Hurray, the anti-nuclear lobby says.
Thing is, in a country where there are lots of people, energy is in high demand (after all, every household seems to have an electric toothbrush and a fancy 500 quid coffee maker amongst rather a lot of other electrical gadgetry), and at least one quarter of that energy is provided by nuclear power, the big question must be: How will the energy need be met?
Well, it's back to coal, oil and imported nuclear power (from France most likely). The latter is a joke, as if it mattered if a plant here or 100 miles further west blew up. And a return to coal and oil makes me shake my head because of the short-sightedness of such an approach. I'm not a fan of nuclear power, but I'm less of a fan of power provided through fossil fuels.
At the same time, local pressure groups are demonstrating against power lines, pylons and wind energy, and call for the scientists to come up with something that doesn't need these features of our energy hunger. "You scientists are meant to be clever, just come up with an alternative, will you." (Someone really said this, I'm not making this up).
Shit, I'm glad I'll be out of here again tomorrow. It all rather does my head in.
The whole debate about not wanting nuclear power, and not wanting renewables at one's doorstep (I'm sure nobody wants a coal plant on their door step either) of course ignores the elephant in the room. Everybody is great at complaining and demanding, nobody actually questions their own energy consumption. There are endless discussions about the price of energy, taxation of petrol (still less than in the UK incidentally) yet as far as I can tell, very little reassessing of why on earth we all need our electric toothbrush, expresso machine, estate car, and the computer on all day. And that's just the obvious stuff. I'm sure energy consumption in the business sector could make an even bigger difference if consideration was given to what is necessary and what isn't. We can't have it all: cheap energy and no nuclear, no coal power stations and no wind power. It's an equasion that simply doesn't work.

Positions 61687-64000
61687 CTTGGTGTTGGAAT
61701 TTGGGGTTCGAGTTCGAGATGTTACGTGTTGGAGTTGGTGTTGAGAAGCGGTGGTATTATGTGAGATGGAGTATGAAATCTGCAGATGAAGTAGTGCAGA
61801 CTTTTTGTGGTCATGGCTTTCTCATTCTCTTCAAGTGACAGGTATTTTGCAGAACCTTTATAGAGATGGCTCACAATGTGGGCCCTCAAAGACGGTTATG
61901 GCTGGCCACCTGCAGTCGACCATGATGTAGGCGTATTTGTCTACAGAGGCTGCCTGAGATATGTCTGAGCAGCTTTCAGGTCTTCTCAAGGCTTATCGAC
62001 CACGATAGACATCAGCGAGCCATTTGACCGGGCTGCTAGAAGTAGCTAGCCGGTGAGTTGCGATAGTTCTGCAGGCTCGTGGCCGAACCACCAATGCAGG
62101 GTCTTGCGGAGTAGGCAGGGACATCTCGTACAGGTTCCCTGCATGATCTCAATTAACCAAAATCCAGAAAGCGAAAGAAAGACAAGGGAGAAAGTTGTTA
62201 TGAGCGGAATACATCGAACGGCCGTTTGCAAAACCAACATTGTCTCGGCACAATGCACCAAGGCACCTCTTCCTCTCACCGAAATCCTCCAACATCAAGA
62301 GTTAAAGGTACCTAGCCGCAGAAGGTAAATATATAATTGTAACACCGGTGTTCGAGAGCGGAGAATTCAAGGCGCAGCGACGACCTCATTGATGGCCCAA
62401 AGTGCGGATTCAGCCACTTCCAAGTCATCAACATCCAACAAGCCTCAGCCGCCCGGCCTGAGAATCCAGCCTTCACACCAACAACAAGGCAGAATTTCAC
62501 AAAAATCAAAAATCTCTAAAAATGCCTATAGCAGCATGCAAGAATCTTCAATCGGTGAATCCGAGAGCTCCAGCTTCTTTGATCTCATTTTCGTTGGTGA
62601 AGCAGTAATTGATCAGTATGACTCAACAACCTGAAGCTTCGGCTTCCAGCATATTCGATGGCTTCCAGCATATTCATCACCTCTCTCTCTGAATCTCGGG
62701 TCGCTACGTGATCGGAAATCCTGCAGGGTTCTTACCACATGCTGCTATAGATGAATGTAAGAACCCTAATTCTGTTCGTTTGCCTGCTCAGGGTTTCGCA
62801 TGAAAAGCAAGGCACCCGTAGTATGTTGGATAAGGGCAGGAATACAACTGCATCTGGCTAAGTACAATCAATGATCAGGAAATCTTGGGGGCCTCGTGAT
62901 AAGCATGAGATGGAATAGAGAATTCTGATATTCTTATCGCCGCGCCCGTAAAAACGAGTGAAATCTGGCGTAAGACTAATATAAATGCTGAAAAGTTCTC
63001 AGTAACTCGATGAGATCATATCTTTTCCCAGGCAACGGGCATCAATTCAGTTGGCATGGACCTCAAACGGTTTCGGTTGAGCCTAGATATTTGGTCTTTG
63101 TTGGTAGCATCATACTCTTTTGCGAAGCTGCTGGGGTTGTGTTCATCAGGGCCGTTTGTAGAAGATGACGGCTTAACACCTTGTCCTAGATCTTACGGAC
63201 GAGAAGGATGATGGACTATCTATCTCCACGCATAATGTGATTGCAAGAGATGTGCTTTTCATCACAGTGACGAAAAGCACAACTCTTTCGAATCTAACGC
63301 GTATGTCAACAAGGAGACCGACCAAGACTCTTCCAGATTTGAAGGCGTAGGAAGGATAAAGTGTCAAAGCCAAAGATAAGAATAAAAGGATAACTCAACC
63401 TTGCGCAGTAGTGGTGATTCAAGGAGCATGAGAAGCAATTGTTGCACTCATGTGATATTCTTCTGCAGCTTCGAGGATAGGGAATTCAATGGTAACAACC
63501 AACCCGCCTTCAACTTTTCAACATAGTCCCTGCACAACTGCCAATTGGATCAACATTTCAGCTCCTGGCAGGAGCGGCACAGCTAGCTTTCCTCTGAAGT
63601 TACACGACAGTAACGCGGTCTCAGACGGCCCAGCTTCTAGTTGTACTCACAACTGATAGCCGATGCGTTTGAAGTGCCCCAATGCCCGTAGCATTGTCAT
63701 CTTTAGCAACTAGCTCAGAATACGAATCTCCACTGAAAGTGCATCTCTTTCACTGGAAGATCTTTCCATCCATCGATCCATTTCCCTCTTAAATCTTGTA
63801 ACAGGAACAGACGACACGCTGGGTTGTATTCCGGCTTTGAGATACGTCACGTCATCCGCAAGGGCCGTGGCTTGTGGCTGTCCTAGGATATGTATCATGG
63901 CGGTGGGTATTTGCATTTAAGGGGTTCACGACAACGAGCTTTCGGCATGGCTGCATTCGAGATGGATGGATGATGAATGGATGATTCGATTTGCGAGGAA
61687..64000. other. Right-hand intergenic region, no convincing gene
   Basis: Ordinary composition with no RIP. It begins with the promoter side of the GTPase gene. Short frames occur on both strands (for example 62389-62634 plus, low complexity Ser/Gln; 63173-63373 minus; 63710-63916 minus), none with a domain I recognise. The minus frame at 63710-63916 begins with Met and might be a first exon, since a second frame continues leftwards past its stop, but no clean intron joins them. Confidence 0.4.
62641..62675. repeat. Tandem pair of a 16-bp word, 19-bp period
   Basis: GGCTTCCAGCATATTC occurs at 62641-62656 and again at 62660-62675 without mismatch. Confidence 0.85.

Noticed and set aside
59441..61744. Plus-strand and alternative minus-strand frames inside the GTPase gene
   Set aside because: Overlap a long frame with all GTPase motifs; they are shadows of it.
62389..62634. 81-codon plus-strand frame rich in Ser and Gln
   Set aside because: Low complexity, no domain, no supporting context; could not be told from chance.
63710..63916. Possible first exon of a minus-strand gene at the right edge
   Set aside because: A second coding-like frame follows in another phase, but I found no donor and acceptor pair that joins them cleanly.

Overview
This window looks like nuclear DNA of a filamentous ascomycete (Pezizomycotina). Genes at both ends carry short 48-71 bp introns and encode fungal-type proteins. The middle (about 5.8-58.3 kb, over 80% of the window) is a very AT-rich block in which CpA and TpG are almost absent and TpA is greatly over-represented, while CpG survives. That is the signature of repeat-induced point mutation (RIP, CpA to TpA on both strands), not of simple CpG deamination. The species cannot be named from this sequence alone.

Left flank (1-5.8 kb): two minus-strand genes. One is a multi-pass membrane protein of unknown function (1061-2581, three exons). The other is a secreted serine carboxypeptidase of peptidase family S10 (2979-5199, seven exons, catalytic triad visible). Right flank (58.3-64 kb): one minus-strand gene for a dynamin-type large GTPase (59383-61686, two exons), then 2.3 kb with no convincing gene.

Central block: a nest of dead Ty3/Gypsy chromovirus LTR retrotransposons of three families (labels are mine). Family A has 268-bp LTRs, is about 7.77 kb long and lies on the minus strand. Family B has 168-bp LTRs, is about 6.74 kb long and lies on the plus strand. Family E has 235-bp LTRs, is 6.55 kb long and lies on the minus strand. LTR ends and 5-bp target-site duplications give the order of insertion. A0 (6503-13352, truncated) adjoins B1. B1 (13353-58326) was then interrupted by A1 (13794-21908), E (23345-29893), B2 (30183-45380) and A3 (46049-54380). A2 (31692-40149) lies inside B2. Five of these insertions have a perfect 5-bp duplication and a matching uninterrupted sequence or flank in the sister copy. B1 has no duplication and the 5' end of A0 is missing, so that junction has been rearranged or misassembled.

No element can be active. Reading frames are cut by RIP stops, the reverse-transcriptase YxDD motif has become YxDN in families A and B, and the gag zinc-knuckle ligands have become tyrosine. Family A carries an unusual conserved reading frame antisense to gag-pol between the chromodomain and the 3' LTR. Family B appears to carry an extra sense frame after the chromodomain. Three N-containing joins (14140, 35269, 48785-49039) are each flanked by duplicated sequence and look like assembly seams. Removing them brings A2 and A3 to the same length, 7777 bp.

And really, my coffee maker and milk foamer work a treat without any power other than that of my hand, and I'm pretty good at brushing my teeth too. Even though admittedly, I have to work on the "leaving the computer on all day" bit. Therefore, if you don't want nuclear or other power stations, or pylons or windmills, why not try using less energy instead of protesting without having alternatives?